The children’s pageants usually involve a gaggle of boys who would be more comfortable kicking a soccer ball around the parking lot.  And yet they will come down the aisle and stand up straight, guarding cardboard and cotton-ball sheep with makeshift staffs, their terry-cloth bathrobes almost, but not quite, hiding their worn Adidas sneakers.  Then suddenly, the angelic version of the little girl from next door, all dressed in white with a garland wreath for a halo, stands with a great grin on her face, holding a sparkler wand, as the good news is declared.  Other angels will join her, straggling down the aisle, with their tissue paper wings bouncing to the rhythm of “Glory to God in highest heaven”.  When the angels have fluttered to stage right, the shepherds will lumber left to Bethlehem to find a fawn-eyed Mary and a sheepish Joseph who look down upon a Tommy Hilfiger doll wrapped in a sheet lying on ancient hay that has been used for the past twenty Christmases.  Joseph, to avoid any eye contact with his mother sitting in the first row, plays with the straw in the crèche.

These bathrobe Christmas pageants, and indeed all of our attempts to convey the range and power of whatever in the name of God happened that night seem so weak and small.  Perhaps this is so, but before we put the bathrobes back into the closet and dismantle the crèche, we should look again and look carefully at the way in which Luke indeed tells this story.

The important thing to notice is that Luke does not dazzle us with a lot of details.  How bright was the shining glory?  Luke does not say.  What did the angels look like?  Luke is silent.  How many were there?  Luke declines to count them.  What exactly were the angels doing as they filled the sky with song?  Luke has no comment.  What was the expression on the face of the newborn baby?  Luke says nothing.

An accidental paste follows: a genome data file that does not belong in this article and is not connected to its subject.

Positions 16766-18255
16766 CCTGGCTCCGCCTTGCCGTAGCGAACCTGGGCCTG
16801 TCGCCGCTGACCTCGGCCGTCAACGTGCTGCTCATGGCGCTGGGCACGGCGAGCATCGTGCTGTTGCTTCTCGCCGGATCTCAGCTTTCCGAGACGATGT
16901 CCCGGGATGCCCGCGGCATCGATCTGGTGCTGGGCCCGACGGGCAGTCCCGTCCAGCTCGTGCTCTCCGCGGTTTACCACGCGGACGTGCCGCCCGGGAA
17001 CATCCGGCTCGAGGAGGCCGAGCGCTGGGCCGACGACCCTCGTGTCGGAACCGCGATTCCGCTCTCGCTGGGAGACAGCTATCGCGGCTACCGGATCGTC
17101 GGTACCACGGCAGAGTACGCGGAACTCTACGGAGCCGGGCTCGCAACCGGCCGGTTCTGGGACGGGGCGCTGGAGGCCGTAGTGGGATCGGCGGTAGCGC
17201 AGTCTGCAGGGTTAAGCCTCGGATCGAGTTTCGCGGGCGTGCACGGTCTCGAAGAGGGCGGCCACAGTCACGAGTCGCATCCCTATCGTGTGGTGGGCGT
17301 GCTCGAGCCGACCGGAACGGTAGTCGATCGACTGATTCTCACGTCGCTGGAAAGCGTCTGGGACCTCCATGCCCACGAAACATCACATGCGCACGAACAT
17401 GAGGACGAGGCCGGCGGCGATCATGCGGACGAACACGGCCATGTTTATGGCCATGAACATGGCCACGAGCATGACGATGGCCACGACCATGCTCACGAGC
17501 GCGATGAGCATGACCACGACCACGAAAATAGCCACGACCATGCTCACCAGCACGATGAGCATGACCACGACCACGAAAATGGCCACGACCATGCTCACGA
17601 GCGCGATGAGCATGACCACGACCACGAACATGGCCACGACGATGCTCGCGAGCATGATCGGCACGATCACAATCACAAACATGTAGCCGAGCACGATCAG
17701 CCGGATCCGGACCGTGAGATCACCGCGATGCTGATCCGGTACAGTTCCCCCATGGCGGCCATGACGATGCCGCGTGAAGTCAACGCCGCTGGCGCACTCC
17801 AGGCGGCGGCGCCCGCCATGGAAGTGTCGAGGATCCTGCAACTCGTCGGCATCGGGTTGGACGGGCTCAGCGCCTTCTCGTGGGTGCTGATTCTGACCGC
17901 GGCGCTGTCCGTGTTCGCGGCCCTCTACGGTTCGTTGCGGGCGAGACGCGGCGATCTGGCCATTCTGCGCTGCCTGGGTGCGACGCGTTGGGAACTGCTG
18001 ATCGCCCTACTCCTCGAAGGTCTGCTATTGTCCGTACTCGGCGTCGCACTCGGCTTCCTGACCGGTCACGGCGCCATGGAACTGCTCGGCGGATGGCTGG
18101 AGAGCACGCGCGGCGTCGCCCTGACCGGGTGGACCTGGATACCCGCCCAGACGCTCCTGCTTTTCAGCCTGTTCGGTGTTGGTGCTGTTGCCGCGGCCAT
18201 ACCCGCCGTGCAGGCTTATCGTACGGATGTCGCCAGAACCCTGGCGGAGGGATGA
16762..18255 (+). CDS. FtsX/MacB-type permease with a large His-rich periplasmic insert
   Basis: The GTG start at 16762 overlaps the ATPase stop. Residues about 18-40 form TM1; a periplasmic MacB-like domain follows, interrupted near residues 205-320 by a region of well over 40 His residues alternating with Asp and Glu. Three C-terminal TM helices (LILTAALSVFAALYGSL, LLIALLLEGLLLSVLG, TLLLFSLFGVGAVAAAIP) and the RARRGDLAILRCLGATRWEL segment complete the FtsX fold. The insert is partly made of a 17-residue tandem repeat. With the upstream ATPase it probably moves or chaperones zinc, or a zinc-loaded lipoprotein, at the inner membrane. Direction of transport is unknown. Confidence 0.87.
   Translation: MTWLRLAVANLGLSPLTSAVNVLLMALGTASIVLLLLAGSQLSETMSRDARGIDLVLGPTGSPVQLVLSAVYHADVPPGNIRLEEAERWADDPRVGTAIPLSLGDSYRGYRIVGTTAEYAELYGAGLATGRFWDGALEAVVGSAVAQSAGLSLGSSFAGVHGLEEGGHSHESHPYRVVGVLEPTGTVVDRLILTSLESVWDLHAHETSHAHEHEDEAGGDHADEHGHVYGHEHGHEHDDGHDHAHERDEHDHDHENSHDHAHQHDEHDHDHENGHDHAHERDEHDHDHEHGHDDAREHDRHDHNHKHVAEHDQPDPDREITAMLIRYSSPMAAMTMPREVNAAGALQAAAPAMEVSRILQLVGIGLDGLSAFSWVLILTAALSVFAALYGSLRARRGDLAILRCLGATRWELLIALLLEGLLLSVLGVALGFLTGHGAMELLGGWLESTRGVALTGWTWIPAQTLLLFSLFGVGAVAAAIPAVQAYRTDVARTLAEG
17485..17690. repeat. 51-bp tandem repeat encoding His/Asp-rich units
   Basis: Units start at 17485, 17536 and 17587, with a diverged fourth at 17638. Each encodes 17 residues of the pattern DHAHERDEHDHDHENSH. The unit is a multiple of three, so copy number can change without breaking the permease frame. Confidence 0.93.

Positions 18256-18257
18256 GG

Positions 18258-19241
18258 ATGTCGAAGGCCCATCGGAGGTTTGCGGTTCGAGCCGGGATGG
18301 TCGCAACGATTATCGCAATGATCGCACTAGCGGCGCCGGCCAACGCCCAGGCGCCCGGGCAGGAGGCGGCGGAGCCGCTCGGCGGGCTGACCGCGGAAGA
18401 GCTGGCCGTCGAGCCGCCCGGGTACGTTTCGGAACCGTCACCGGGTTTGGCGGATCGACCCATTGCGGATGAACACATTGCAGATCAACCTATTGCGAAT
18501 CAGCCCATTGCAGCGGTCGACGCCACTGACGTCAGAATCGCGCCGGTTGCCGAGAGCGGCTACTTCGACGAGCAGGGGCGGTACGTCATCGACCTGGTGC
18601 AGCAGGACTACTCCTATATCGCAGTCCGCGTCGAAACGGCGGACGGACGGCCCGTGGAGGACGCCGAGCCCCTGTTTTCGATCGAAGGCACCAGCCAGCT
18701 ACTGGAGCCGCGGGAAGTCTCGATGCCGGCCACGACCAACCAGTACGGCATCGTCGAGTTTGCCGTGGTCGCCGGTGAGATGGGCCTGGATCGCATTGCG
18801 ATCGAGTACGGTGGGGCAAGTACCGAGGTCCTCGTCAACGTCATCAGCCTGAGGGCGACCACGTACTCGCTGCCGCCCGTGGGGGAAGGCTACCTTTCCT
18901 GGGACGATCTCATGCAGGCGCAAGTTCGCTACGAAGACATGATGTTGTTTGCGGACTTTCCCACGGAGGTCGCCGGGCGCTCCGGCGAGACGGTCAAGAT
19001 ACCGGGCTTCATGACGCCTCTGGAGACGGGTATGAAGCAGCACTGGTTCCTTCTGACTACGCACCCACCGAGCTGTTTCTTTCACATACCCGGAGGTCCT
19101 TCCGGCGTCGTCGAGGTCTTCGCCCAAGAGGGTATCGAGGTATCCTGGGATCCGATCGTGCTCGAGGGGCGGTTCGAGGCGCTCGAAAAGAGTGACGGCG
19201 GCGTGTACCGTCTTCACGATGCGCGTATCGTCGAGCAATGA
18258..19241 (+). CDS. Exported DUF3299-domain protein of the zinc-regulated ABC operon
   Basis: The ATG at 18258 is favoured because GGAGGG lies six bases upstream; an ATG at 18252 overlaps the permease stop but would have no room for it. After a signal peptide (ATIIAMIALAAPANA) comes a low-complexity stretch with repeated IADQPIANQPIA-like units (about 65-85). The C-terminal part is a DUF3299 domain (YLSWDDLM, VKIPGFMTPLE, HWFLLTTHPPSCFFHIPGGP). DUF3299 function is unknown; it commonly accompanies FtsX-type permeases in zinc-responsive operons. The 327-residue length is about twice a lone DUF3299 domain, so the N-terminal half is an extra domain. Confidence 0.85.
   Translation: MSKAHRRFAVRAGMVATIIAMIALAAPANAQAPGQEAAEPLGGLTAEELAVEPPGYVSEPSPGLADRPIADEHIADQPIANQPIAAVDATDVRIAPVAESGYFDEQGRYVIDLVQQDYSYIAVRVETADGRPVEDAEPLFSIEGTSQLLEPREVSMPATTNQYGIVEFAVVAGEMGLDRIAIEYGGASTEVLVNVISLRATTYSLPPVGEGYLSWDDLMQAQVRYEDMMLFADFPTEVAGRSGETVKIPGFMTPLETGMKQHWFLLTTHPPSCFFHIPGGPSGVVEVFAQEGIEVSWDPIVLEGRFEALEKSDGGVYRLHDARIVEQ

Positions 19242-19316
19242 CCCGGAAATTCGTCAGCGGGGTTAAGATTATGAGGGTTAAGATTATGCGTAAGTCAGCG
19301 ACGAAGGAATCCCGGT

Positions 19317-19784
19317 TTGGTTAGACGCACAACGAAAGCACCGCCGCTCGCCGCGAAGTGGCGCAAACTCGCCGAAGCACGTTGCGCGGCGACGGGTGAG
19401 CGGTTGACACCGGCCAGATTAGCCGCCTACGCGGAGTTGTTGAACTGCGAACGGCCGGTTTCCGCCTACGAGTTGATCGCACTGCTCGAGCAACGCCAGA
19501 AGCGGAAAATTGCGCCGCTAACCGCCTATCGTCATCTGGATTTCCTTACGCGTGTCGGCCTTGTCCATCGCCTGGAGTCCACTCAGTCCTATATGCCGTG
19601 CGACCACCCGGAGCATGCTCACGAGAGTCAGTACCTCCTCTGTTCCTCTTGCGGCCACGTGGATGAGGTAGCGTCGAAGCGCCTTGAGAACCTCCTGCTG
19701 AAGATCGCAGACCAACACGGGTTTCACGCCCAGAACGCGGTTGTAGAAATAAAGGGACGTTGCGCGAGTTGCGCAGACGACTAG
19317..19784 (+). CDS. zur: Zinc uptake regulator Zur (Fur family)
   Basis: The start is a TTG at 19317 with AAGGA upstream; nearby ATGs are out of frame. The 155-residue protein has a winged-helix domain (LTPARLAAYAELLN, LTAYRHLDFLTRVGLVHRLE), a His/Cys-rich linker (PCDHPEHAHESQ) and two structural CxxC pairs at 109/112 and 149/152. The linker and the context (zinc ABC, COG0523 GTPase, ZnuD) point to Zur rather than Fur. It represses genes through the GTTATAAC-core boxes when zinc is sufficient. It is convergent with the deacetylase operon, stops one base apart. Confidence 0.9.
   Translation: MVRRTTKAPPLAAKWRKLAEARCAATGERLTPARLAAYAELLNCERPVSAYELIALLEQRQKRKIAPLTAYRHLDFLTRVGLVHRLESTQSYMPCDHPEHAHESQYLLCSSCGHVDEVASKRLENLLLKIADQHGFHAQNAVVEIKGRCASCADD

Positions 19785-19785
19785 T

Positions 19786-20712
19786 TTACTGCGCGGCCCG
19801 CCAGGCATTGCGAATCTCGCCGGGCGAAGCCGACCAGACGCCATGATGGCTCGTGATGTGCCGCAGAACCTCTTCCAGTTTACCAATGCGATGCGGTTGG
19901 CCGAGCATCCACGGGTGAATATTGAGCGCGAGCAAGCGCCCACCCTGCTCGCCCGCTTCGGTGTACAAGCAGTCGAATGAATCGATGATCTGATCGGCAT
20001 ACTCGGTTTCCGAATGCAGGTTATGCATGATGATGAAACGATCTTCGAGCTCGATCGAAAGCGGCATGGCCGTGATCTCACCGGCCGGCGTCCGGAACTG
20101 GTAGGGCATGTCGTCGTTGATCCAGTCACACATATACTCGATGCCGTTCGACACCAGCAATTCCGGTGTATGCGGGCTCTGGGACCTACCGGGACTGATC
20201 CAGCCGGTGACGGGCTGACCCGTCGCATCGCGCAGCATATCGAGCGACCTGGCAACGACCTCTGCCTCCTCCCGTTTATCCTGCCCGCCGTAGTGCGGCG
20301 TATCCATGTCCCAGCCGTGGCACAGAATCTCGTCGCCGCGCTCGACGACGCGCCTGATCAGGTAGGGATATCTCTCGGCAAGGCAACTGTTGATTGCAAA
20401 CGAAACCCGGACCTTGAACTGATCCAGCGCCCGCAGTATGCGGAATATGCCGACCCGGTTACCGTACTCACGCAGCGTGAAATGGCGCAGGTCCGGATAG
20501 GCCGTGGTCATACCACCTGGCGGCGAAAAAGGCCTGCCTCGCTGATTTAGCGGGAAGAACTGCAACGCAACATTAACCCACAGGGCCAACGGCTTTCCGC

You know, it is as if        Luke wants to pull our attention away from the events themselves and focus instead on something else.  He wants us to focus on the responses of those involved.  He wants us to pay attention to the effect this event had on people. He wants the spotlight to shine not on the angels, not on Mary and Joseph, but on the shepherds and their response.

You know something, there is a big surprise in the middle of this story, which we miss because it has become so familiar.  The surprise is this.  The angels visited the shepherds!  Here we have the presence of God on earth.  And the angels do not go to the temple to tell people, they go to the hillside.  The angels do not visit the palace, they go to the pasture.  The angels do not announce things to the prophets, or the priests or the rulers, or the important people in the capital city of Jerusalem, but instead they visit the lowly shepherds out on the hillside.  Yes, the angels visit the shepherds, who are the poor of the poor, who live outside in the fields, because they cannot leave their sheep alone, who are the hard working people of the country-side.

“All who heard it were amazed.”  Yes, the first hearers of this story would have been amazed, perplexed, incredulous.  Why the shepherds?  You see, Luke wants us to notice that this message went to people like us – not the high and mighty, not the famous or infamous, but the ordinary people of life, the hard-working people of our community.

But even more important, Luke wants to us notice their response to this event.  The shepherds at first were terrified, but after the visit to the manger, they returned from Bethlehem “glorifying and praising God for all that they had seen and heard”, while Mary pondered these things in her heart.

Luke’s style is to move our gaze from the light to what is happening off to one side.  He tells us of the light, which filled the whole world that night, but we do not really see it.  We see instead the reflection of that light on the faces and in the hearts of those who were present.